The tale of Gen
In June 1973, Keiji Nakazawa gambled on a story that was published in a boy’s magazine named Weekly Boys’ Jump. At that time, comic book magazines became popular to young children as distribution moved from rented comics called akahon to these weekly serial magazines. (reference this) In Jump, he published what will become his life’s work, Hadashi no Gen (Barefoot Gen).
Barefoot Gen centered on the story of a boy who lived in Hiroshima, Gen Nakaoka. His family faced great hardships as his father was opposed to the severe militarism that was present in Japanese society during the Pacific War. Gen and his siblings had to withstand bullying from other children while his parents had to bear the abuse of the Japanese officers that patrol their area. The Nakaokas were a persistent bunch and strove hard to make ends meet despite all their challenges. However, there was something greater looming over the skies.
Nakazawa dedicated the latter half of the first volume of his series to the nuclear bombing of Hiroshima. Like the event itself, he drew it quick and instantaneous however the horror that came after were burned in Nakazawa’s memory and was illustrated meticulously in Barefoot Gen. It was not the easiest of images to be seen in the comic and yet there he was sharing his memory of the Second World War to young boys. Towards later volumes, Nakazawa not only shared his memory of the war but also made Gen reflect on purpose of his actions – “I will make a painting that will bring peace to the world.”
Barefoot Gen may have been a fictional story but Nakazawa had stated that this was in many ways a memoir of his own experience as Hiroshima survivor. He was 6 yrs. old when he witnessed the atomic bombing in Hiroshima. His previous works prior to Barefoot Gen was a mix of science fiction and war drama – some of them laced with images of his own experience during the bombing. Prior to Gen, his story Struck by Black Rain was known for having a protagonist who killed Americans as revenge for his suffering during the atomic bombing. Unlike Gen, this story was more hardboiled and didn’t delve deeply into his own experience.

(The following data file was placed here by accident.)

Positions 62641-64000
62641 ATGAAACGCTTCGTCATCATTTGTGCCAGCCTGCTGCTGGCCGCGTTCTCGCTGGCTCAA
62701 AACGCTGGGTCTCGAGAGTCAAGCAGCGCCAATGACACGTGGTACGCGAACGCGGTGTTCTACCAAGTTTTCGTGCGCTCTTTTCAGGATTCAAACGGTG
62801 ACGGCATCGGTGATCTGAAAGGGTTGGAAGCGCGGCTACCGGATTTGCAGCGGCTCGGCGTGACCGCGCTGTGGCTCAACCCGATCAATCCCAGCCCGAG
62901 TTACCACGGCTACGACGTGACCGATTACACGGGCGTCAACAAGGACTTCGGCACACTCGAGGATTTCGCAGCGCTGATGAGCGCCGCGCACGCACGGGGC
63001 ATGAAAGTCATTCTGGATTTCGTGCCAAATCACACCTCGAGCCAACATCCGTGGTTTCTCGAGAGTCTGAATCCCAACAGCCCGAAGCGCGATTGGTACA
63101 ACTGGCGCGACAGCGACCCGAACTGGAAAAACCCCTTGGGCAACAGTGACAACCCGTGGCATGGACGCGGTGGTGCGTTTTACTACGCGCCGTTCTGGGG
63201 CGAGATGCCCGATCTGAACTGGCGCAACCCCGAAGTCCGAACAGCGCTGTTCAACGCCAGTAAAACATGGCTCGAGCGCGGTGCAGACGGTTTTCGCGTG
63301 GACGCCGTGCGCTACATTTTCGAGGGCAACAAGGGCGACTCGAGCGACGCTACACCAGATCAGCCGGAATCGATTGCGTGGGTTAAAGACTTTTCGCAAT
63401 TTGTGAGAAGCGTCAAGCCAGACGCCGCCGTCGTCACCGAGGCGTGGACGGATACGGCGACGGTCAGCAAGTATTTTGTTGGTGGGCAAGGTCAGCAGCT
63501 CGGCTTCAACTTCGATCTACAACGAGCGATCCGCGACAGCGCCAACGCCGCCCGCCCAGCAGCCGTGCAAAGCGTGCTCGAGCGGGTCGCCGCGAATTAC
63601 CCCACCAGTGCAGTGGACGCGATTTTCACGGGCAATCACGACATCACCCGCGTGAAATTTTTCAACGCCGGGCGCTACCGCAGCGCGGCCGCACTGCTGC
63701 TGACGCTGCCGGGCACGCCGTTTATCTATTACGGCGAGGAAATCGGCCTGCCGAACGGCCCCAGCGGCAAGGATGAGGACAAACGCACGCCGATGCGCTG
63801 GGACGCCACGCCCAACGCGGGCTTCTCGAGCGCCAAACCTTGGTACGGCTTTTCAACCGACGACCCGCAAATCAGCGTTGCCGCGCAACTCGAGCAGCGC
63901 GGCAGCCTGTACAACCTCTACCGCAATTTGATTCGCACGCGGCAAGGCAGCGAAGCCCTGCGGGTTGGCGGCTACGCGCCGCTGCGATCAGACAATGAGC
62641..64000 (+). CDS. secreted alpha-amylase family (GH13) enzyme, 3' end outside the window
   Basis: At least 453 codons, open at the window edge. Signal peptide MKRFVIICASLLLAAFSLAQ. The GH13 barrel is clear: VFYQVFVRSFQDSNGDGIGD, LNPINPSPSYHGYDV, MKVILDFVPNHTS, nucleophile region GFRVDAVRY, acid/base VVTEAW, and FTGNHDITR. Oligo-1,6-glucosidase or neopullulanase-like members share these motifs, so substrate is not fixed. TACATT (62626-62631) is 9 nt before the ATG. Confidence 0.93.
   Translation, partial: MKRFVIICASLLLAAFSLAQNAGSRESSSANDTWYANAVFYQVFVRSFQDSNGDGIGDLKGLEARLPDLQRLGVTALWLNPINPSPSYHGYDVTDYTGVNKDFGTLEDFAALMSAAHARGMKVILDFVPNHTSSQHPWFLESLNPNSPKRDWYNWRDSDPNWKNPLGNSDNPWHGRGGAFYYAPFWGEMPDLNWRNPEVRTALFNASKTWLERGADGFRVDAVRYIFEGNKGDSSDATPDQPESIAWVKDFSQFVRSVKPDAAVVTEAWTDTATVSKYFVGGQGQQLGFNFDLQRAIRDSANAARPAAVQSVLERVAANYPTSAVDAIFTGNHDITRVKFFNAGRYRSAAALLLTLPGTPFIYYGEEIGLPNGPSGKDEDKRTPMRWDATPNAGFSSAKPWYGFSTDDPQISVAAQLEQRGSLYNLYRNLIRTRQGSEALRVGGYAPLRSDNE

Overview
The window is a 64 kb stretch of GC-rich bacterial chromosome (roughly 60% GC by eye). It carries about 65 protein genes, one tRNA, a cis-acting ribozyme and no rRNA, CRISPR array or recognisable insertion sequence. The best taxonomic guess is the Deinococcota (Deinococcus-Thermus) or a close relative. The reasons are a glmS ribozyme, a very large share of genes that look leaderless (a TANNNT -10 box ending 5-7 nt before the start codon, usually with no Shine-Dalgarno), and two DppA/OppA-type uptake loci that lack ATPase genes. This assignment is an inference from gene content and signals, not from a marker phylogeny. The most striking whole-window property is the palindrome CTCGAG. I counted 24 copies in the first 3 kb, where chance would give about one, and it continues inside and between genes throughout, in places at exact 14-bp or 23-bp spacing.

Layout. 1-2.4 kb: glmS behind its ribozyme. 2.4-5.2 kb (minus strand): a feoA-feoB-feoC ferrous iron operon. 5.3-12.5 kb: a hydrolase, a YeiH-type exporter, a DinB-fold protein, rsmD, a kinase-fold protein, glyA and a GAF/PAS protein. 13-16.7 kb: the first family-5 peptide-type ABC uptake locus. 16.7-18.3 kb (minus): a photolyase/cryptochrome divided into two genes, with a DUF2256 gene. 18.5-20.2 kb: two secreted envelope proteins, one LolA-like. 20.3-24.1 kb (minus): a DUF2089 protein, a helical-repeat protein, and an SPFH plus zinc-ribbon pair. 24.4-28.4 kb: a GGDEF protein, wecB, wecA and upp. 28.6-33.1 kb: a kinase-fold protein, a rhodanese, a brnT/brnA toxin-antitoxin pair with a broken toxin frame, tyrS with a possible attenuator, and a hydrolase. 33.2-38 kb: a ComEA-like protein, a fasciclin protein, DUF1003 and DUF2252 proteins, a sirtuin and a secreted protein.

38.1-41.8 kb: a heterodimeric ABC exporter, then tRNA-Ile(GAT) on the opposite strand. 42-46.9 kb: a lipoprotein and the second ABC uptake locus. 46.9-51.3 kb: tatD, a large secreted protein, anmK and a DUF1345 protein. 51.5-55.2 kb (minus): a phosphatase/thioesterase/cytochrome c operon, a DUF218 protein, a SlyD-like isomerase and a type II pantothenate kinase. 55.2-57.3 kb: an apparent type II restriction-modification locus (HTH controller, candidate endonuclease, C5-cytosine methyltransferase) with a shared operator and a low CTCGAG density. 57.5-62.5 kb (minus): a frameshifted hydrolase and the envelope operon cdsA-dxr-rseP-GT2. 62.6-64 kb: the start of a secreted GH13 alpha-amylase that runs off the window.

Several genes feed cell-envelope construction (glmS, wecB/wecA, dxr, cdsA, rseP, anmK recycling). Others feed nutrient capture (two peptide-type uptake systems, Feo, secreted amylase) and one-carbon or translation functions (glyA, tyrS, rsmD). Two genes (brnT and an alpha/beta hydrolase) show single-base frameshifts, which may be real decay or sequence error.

According to Kenji Kajiya, the strong imagery in Barefoot Gen greatly stirred the emotions of its readers. His first-person perspective panels gave the readers of the manga a first-hand view of the horrors of the bombing. This technique greatly stirred the emotions of its readers.
The effect of Nakazawa’s technique eventually led to some complaints with regards to the gruesomeness of Gen. Parents complained about its harsh images and Nakazawa changed his artistic style however he felt constricted by them. He ended up loathing Gen and hid it in his drawer. Still, the reaction of the parents is a reminder of the power of Gen and how his gruesome images of the war solicited memories of the horrors of the war.
Gen eventually moved to a different magazine as the series came to an end. In here, Nakazawa was able to write more of his memories in the past. His story has been retold as a movies and television specials that still aimed to remind people the horrors of nuclear fallout. A group of Japanese people named ‘Project Gen’ has used the comic to spread to the world the effects of the atomic bomb in Hiroshima. Gen was the first Japanese comic to be published in English. To this day, the comic still finds its relevance in Japan. In March 2012, the Board of Education has announced that they will use Barefoot Gen in Grade 3 elementary textbooks to impart lessons from the bombing to the younger generation.